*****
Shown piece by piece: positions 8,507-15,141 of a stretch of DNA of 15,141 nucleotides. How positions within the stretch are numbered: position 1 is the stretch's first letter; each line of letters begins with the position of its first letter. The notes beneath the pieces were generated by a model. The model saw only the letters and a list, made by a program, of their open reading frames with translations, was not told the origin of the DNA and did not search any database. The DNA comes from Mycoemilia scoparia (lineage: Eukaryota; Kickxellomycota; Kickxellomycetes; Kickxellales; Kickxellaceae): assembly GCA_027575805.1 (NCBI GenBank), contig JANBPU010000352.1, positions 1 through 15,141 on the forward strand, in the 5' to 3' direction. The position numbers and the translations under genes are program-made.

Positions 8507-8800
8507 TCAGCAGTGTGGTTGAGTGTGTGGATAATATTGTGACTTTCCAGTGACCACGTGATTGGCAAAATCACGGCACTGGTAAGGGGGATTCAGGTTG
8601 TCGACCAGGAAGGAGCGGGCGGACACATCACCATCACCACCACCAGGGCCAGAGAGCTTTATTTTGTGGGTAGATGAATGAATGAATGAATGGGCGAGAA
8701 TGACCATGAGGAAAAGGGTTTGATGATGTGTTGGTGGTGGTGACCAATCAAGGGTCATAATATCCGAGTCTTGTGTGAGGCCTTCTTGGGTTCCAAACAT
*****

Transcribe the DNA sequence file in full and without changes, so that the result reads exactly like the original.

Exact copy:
Shown piece by piece: positions 8,507-15,141 of a stretch of DNA of 15,141 nucleotides. How positions within the stretch are numbered: position 1 is the stretch's first letter; each line of letters begins with the position of its first letter. The notes beneath the pieces were generated by a model. The model saw only the letters and a list, made by a program, of their open reading frames with translations, was not told the origin of the DNA and did not search any database. The DNA comes from Mycoemilia scoparia (lineage: Eukaryota; Kickxellomycota; Kickxellomycetes; Kickxellales; Kickxellaceae): assembly GCA_027575805.1 (NCBI GenBank), contig JANBPU010000352.1, positions 1 through 15,141 on the forward strand, in the 5' to 3' direction. The position numbers and the translations under genes are program-made.

Positions 8507-8800
8507 TCAGCAGTGTGGTTGAGTGTGTGGATAATATTGTGACTTTCCAGTGACCACGTGATTGGCAAAATCACGGCACTGGTAAGGGGGATTCAGGTTG
8601 TCGACCAGGAAGGAGCGGGCGGACACATCACCATCACCACCACCAGGGCCAGAGAGCTTTATTTTGTGGGTAGATGAATGAATGAATGAATGGGCGAGAA
8701 TGACCATGAGGAAAAGGGTTTGATGATGTGTTGGTGGTGGTGACCAATCAAGGGTCATAATATCCGAGTCTTGTGTGAGGCCTTCTTGGGTTCCAAACAT